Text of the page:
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Overpowering sun, correct power from flash

Hi Neil, Here is a tutorial from 2012. I am hoping for some help with a tough shoot this afternoon. Bright sun, high school senior. There will be no shade at this very bright location. I could have an assistant hold the shade but that will just mean I'll end up with totally blown out background. (Tried to resched to later, but that was a no go). 

I was wondering if you remember what the power setting was on your flash? I could not find that in the text. I understand you used the distance scale, but at what power on the (manual) flash? Was it manual at full power? And I guess the real question is how do you determine the power level? With a flash meter? I understand that you first exposed for the bright background (here you used the sky). But then to properly expose your model's face, how did you decide at what power level to put your flash?

I wonder if a single SB910 will be enough today. 

Thank you!


The Nikon SB-910 and Canon 600EX-RT (vendor) speedlites have a distance scale on the flash. This allows you to balance that equation for correct manual flash exposure – aperture / ISO / distance / flash power.

Since the aperture and ISO is given for us … and we have our speedlight to manual output, then the distance scale will tell us approximately how far to hold the flash from your subject. Of course, a few test shots will allow you to finesse this for better exposure. I worked with the flash at full output.


  • Given Jorg's answer here* in this tutorial (answer #3) and given that Neil said 'Nailed it' is it correct to assume that with Sunny 16 flash power with portraits should always be manual 1/1 (full power)? (Unless you want some unusual moody or creative lighting).

    If so I am sure that must change when using more than one flash..... say a fill as well or just a second light on the other side?

    Like the model here (in above linked lesson) I am hoping to put student's back to the sun, thus her face in shadow and so I'll need to light that up and hopefully get the background properly exposed or at least in the ballpark.

    *Neil had asked readers to guess the settings he used for a photo at the top of the tutorial. Here is Jorg's answer: (Neil responded 'Nailed it.')

    3Jörg says

    April 1, 2014 at 6:11 pm

    So I’ll start by saying: 1/250s @ F11 @ ISO100 and full flash power

    and here is why: 1/250s (max sync speed of the D4) for most efficient flash use
    Sunny 16-rule gives 1/100 @ F16 @ ISO 100 which is roughly equivalent to 1/250s @ F11 @ ISO100
    You probably needed all the speedlight could offer when shooting against the sun, so full manual flash.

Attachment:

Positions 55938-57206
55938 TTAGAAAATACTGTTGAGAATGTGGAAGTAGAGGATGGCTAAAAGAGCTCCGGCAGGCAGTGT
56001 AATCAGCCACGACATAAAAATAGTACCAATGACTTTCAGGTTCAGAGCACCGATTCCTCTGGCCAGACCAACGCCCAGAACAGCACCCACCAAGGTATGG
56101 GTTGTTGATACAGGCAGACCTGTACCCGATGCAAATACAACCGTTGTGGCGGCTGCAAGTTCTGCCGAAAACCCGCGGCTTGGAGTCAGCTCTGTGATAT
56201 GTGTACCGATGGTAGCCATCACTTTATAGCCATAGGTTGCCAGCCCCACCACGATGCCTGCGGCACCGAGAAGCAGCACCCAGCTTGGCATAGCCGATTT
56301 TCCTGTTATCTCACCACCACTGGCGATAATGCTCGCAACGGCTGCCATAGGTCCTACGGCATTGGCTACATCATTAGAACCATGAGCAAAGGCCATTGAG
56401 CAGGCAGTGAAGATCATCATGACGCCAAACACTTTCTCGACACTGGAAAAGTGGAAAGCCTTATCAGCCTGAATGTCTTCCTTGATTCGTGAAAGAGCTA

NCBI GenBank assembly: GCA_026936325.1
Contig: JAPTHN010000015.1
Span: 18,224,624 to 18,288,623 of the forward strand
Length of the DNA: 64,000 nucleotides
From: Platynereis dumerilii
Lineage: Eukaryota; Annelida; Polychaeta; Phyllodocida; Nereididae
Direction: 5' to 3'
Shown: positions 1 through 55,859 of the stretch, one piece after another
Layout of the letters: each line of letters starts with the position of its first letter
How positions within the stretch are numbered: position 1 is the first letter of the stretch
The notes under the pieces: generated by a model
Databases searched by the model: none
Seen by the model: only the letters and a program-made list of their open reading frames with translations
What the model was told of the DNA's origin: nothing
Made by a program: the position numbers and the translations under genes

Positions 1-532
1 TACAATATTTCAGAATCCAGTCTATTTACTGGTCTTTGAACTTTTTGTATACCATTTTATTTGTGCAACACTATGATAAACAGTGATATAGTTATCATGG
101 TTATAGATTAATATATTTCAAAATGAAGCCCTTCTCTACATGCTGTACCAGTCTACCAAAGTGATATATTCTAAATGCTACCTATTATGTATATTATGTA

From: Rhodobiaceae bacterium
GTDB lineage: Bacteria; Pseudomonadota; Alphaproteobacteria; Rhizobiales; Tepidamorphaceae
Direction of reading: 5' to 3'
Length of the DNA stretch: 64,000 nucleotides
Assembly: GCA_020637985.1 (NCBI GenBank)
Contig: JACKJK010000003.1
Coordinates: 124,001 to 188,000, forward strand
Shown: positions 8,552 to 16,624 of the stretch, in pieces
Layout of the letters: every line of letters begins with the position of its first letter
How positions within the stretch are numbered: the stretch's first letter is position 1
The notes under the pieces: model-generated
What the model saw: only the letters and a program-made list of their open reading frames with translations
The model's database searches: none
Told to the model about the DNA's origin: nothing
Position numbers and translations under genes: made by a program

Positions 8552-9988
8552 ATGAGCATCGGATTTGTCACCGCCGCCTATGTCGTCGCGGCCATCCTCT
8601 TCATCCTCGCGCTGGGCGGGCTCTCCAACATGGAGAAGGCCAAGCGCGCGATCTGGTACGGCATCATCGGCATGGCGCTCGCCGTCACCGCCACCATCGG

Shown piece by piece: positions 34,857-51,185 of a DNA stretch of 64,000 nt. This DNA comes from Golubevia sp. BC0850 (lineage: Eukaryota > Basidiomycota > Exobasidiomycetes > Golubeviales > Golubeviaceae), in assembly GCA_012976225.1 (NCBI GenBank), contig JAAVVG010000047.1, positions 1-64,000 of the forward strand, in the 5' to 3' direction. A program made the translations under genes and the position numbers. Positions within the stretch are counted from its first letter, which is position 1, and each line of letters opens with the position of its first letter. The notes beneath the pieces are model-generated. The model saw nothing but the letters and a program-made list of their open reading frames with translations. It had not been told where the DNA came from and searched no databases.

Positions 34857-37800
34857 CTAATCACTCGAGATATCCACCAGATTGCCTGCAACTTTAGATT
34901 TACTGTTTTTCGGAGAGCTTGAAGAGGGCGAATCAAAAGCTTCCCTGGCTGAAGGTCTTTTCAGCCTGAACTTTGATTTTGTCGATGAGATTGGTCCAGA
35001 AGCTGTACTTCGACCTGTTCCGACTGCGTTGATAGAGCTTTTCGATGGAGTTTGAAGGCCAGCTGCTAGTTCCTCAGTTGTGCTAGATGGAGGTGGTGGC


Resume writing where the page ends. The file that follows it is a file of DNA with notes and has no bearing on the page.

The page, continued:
Thanks a lot for the post, Neil. Did you zoom in the flash reflector to ‘focus’ the light output?


  • The flash needs to be on the camera for the flash to calculate the
    distance scale, with the flash on the camera it knows the camera ISO and aperture
    settings. You know the ISO, aperture set the camera accordingly, adjust the
    power on the flash till you get the correct distance while it is on the camera.
    Remove the flash from the camera and set it the correct distance to the subject.
    If you need to make minor adjustments to the flash power, just adjust your
    flash to subject distance.

  • Thank you qrickman. So, you are saying don't set the power on the flash, note the distance and adjust the flash power until the distance it suggests (of course factoring in the aperture and ISO and shutter speed) is in fact the distance you want? 

  • Adjusting the camera ISO,
    aperture or the flash power will change the distance scale.  If you know the ISO and aperture the only adjustment
    you need to make is adjust the power on the flash till you get the distance
    your looking for.  Try it.

  • Neil vNNeil vN Administrator
    Work through this tutorial: 

    This will tell you exactly what your flash settings should be. 

    btw, with Nikon flashes like the SB-900 / Sb-910  (and maybe SB-800?) you set a base ISO on the flash itself - this will give you the distance info, even when the flash is not on the camera.  (But for that specific ISO.) With Canon (and I assume Sony?), the flash needs to be on the camera for you to see the distance info. 
  • Neil vNNeil vN Administrator
    As for working with manual flash, and using the distance scale to adjust the flash power down to the level for correct exposure: 

  • Thanks very much Neil. I will read those tutorials you linked here. Appreciate it!
  • Neil, I wonder if you'd get a lot of interest if you held a math workshop. Just the math involved in topics like this thread I started, or why 250 is the ideal shutter speed, inverse square law, getting the exposure right in all kinds of situations with and without flash, using fill flash, etc.... 
  • Neil vNNeil vN Administrator
    Not much math involved, other than being able to count full stops shutter speed / aperture / ISO. 

    The Advanced Class would just focus on counting this up and down in third stops. 

  • Neil

    Sony flashes need to be on the camera for the distance scale
    to work. 
    I don’t use the distance scale
    it is easier to use the flash in TTL, off camera and lock the flash power in
    with Flash Exposure Lock and make changes to the flash power by adjusting the Flash
    Compensation at the camera, no math. 

  • English is easy too. Unless you're French. I may as well be French when it comes to math. Seriously Neil, the math is a little harder than that. For some of us anyway. I think mastering the math makes all the difference, everything else is just a work-around.
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